Missouri fans are probably sick of hearing this, but their most heralded and successful pass rusher is the subject of a lot of angst again this year. Shane Ray is a pass rusher who put up very impressive production, but where he wins won’t bring him as much success in the NFL. His strongest asset is probably his snap anticipation, which is a valuable skill to have, but it’s something that’s tough to rely on for success at the next level. Ray is also below average in certain athletic categories. Right now I’m going to plug Justis Mosqueda’s “#ForcePlayers#” Player Metric, and it basically uses a mathematical formula adjusted for each player to see the potential success rate for the player, and Ray struggles in many aspects of the formula that have given Draft Twitter reason to not want Ray on their team for a high selection. Ray could very well have a good NFL career, but he was being mocked by some in the Top 10 before his marijuana arrest the other day, and he just shouldn’t be selected that high, for his own sake, as well as the drafting teams’.
Biggest Sleeper: Hau’Oli Kikaha Washington 6’2” 253
Washington boasted one of the best pass rushes in the nation a year ago, and the nation’s sack leader and leader of the Huskies’ pass rush was Kikaha. Despite the big sack numbers, many are skeptical of the EDGE technician, pointing to his 4.9 40 yard dash and beat up knees as reasons to shy away from him. I, however, would love to add his pas rushing prowess to my team, at the right juncture of course. Once thought to be a 1st round pick, Kikaha has seen his stock slide, but I’d definitely be interested at the end of the 2nd round. With a background in Judo, Kikaha is elite at hand-fighting, and can make up for his lack of impressive athleticism with great fundamentals.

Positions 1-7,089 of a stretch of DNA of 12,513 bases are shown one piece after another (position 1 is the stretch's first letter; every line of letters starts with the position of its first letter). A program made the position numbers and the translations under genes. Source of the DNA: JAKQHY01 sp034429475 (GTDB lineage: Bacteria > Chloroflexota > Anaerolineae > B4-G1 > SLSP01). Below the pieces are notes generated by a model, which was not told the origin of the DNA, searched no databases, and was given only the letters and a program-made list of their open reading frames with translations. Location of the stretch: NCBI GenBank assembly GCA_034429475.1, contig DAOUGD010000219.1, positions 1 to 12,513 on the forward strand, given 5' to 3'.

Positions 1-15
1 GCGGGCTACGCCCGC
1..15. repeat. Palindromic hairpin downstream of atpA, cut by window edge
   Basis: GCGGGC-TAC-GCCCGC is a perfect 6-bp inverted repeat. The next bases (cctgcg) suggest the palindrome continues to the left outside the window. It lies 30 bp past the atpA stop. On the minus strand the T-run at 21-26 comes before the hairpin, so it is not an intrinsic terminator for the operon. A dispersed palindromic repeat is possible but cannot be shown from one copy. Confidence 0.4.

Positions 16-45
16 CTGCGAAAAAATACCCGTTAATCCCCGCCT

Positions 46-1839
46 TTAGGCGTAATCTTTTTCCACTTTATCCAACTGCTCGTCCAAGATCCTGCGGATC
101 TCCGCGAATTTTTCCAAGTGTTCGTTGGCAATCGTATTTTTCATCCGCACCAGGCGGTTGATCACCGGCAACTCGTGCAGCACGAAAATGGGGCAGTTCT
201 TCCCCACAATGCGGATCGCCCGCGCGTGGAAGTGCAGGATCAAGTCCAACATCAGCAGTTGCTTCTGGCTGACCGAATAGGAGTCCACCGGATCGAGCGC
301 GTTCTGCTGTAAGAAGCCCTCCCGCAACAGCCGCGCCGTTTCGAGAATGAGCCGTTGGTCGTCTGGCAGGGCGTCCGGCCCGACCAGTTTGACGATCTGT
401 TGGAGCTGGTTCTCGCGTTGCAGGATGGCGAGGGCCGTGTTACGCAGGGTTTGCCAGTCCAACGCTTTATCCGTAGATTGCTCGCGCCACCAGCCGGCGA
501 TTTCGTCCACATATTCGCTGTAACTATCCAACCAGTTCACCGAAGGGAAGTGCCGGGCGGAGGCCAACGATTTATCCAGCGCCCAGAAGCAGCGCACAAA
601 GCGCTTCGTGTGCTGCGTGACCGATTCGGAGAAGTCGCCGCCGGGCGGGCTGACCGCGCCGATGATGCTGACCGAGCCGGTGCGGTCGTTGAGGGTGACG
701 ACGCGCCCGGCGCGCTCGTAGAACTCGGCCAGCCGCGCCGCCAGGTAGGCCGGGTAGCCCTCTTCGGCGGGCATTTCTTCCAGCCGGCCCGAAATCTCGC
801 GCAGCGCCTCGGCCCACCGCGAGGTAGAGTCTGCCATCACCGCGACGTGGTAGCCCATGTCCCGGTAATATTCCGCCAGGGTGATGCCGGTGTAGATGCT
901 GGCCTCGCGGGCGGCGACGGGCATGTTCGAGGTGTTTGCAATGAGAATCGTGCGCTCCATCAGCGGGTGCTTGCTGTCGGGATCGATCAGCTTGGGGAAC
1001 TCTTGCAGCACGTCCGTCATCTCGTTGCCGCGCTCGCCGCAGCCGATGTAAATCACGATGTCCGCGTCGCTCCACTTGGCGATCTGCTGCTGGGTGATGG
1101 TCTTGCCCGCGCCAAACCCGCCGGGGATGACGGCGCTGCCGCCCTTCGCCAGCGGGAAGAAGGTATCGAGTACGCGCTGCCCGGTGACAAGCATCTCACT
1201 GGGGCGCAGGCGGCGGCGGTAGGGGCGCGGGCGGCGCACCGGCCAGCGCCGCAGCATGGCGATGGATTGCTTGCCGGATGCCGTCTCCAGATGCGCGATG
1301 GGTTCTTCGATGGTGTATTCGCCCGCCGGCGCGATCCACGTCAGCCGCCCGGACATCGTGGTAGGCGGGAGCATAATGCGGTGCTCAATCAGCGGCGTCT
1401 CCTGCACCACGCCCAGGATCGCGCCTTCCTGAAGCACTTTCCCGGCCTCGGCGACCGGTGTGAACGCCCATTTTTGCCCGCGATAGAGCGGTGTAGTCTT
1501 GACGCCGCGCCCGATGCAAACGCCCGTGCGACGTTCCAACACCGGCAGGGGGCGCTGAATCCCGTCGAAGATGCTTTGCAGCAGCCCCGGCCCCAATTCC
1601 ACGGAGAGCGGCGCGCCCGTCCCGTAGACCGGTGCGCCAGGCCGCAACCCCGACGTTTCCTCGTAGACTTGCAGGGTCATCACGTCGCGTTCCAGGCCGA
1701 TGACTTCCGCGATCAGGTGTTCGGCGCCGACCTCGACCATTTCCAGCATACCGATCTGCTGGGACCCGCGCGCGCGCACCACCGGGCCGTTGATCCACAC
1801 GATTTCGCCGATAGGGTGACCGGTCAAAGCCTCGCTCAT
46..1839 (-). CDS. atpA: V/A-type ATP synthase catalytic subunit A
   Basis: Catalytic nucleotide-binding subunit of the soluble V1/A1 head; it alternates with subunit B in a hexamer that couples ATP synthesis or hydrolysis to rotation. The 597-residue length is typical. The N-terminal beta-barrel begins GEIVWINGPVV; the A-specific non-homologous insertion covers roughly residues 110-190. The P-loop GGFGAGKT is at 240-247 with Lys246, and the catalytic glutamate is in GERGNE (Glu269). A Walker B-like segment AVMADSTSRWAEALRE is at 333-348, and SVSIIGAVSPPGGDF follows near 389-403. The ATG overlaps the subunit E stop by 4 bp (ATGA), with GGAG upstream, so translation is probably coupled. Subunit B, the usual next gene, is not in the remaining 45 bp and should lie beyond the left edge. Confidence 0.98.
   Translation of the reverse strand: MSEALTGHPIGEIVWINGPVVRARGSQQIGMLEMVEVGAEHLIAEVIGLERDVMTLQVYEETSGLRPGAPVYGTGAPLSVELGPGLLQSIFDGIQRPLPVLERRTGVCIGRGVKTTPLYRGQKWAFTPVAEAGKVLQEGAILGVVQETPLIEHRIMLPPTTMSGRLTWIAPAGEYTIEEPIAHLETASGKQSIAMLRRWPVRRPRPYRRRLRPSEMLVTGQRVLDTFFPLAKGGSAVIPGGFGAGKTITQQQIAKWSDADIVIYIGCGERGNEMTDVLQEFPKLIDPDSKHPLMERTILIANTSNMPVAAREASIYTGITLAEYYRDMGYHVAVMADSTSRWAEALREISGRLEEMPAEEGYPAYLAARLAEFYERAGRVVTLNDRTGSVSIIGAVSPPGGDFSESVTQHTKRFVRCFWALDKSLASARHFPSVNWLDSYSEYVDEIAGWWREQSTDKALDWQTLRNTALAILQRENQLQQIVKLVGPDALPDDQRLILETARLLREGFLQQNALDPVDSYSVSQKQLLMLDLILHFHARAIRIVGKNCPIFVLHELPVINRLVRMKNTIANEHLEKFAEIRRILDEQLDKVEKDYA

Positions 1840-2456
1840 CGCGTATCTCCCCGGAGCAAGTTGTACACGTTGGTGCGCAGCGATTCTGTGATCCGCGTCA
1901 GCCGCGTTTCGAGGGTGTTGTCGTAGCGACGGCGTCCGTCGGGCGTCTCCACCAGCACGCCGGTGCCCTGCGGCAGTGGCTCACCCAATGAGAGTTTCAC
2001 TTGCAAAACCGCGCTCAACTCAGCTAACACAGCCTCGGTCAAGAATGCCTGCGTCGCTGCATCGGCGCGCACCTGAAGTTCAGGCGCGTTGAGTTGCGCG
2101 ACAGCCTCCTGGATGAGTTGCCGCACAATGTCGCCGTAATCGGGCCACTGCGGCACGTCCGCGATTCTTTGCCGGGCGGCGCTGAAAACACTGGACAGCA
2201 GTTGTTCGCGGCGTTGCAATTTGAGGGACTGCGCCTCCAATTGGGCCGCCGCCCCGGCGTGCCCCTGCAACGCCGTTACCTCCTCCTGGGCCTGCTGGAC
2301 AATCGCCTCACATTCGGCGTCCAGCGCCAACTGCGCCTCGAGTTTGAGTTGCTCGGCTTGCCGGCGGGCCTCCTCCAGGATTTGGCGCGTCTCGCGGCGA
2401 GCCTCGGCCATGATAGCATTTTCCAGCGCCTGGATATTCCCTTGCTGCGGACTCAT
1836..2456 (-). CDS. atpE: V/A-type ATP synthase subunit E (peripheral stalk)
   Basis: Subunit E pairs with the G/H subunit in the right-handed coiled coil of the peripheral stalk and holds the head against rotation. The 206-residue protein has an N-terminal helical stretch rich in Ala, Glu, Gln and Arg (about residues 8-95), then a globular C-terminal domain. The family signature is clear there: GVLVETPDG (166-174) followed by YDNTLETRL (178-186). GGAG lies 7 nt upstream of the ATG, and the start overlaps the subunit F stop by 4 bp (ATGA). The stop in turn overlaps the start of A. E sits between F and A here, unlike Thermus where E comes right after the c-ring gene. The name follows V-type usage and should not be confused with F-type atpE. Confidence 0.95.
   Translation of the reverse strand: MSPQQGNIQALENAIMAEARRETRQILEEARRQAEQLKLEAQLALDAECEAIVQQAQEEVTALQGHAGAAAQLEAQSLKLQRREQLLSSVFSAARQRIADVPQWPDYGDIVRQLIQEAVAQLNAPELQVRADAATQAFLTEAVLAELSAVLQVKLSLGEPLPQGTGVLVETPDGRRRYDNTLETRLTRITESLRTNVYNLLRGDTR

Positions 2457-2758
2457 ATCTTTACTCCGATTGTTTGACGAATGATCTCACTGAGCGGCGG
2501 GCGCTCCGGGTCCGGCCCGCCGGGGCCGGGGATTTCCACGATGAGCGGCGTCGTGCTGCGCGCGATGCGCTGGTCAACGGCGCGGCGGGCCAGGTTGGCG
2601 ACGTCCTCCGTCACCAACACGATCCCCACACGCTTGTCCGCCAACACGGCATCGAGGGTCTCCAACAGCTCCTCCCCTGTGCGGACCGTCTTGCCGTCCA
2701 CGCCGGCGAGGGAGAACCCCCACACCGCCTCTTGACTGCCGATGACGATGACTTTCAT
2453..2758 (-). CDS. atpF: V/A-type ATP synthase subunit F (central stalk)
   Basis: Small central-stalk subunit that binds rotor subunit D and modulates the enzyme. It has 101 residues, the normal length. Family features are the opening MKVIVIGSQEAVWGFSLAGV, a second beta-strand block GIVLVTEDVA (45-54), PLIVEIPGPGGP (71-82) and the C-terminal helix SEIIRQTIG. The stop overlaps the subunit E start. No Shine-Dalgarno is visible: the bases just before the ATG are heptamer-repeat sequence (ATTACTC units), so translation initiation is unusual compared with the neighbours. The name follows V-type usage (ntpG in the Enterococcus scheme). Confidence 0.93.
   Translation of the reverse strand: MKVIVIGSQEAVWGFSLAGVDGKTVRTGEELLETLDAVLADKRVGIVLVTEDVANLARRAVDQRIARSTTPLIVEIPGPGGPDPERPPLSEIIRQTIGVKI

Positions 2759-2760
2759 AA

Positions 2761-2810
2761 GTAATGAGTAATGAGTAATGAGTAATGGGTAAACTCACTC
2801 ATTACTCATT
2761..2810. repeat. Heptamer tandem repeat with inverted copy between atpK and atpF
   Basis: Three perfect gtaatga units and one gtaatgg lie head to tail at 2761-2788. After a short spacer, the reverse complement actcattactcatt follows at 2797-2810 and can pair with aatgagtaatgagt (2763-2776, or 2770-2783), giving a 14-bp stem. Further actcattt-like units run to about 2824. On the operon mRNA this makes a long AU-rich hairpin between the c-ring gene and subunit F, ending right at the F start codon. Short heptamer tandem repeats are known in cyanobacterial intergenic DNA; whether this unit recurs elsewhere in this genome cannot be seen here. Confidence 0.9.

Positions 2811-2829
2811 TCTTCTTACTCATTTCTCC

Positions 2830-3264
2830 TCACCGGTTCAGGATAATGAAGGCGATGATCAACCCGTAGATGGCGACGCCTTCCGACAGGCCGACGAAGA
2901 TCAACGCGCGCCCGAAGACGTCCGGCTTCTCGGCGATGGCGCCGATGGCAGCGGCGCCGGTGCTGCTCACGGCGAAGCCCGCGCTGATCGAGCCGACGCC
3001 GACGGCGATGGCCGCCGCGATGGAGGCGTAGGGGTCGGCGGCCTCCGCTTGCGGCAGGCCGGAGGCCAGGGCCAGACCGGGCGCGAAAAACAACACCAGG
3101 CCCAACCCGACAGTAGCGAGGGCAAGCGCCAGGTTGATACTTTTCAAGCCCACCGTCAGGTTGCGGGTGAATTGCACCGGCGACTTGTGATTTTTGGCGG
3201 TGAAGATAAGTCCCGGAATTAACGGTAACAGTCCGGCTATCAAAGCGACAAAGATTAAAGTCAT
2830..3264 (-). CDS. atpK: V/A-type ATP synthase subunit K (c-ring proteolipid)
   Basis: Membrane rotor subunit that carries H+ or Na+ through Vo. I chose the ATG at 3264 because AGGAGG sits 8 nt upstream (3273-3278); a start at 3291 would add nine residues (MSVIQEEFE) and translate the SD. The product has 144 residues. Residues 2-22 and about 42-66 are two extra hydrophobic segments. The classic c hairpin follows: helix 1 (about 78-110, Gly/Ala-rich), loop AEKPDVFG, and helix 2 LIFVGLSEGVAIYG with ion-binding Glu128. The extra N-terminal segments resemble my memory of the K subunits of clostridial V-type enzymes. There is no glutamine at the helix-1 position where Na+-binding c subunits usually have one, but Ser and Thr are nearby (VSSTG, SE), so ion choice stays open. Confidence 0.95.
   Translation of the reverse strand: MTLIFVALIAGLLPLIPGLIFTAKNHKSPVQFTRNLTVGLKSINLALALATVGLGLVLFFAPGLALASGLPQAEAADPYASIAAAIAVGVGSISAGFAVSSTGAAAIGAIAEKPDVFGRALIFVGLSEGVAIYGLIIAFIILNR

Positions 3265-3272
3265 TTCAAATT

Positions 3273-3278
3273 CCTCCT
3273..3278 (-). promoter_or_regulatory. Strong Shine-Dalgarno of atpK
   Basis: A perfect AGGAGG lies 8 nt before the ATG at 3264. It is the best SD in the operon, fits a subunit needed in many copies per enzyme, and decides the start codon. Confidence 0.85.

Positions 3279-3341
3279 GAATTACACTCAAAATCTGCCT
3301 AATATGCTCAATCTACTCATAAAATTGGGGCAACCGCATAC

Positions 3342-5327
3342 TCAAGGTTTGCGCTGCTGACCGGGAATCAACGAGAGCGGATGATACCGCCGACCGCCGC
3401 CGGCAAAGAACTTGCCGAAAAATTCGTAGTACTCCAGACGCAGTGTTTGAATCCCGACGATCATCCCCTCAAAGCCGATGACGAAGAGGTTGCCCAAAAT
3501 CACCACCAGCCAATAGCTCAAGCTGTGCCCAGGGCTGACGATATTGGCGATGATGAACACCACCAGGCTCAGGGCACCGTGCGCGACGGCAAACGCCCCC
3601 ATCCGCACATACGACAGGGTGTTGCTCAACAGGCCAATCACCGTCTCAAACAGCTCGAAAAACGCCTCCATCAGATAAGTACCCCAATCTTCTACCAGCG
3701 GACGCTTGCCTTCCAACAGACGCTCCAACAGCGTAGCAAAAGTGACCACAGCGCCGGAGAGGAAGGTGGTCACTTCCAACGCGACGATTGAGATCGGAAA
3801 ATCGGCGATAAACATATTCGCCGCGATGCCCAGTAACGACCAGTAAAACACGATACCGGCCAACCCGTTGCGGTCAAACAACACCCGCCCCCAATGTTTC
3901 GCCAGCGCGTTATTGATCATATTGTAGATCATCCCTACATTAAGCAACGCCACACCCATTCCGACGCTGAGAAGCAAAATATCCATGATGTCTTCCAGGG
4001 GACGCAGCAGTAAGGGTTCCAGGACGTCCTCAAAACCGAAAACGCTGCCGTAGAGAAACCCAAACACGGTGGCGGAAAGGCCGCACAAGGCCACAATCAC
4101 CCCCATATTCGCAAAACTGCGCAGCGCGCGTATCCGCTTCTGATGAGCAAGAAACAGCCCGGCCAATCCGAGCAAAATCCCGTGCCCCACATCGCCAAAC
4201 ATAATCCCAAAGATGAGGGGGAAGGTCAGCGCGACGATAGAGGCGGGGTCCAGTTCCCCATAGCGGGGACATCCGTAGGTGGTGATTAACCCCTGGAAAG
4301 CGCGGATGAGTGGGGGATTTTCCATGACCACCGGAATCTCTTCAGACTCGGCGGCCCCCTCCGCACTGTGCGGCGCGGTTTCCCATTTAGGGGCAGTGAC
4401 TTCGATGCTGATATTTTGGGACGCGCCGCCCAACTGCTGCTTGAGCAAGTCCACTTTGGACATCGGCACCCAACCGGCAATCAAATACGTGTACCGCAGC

Ben Heeney Kansas 6’0” 231
The antithesis of a “run and hit” Linebacker, Heeney was all over the field for the Jayhawks, who could use all of the help that they could get. Although he can struggle to shed blockers due to his size, Heeney’s instincts usually lead him to the ball. Heeney led Kansas in tackles the past two seasons, and that type of production usually doesn’t happen by accident. He’s pretty scheme limited, with only possessing the frame to play in a 4-3, but Heeney’s effort and motor could lead him to being a solid special teams contributor also.
Small School Stud: Kyle Emanuel North Dakota St. 6’3” 255
Emanuel led the FCS in sacks last season, and was a huge reason that the Bison won their 4th straight national championship. The senior posted 19 ½ sacks last year, and although he won’t wow you physically, he simply outworks his opponents. He had a solid week at the Shrine Game, and displayed an array of pass rushing moves that he’ll need to be successful in the NFL as a Day 3 pick. Almost only a 3-4 OLB, Emanuel will be hampered by his very short arms (31 inches). His motor never stops, and Emanuel will probably make a practice squad and use his work ethic to make a roster and have a productive career as a special teamer that can rush off of the edge in Nickel packages.
My EDGE/LB Rankings:
- Vic Beasley Clemson 6’3” 246 Top 10
- Dante Fowler Jr. Florida 6’3” 261 Top 15
- Randy Gregory Nebraska 6’5” 235 Top 15
- Owa Odighizuwa UCLA 6’3” 267 1st Round
- Shane Ray Missouri 6’3” 245 1st Round
- Preston Smith Mississippi St. 6’5” 271 1st Round
- Nate Orchard Utah 6’3” 250 2nd Round
- Trey Flowers Arkansas 6’2” 266 2nd Round
- Eli Harold Virginia 6’3” 247 2nd Round
- Hau’Oli Kikaha Washington 6’2” 253 2nd Round
- Shaq Thompson Washington 6’0” 228 1st-2nd Round
- Stephone Anthony Clemson 6’3” 243 1st-2nd Round
- Bernardrick McKinney Mississippi St. 6’4” 246 2nd Round
- Eric Kendricks UCLA 6’0” 232 2nd Round
- Denzel Perryman Miami (FL) 5’11” 236 2nd-3rd Round
- Paul Dawson Texas Christian 6’0” 235 3rd Round
- Mike Hull Penn State 6’0” 237 3rd Round
- Ben Heeney Kansas 6’0” 231 4th Round
- Trey DePriest Alabama 6’0” 254 4th Round
- Hayes Pullard USC 6’0” 240 4th Round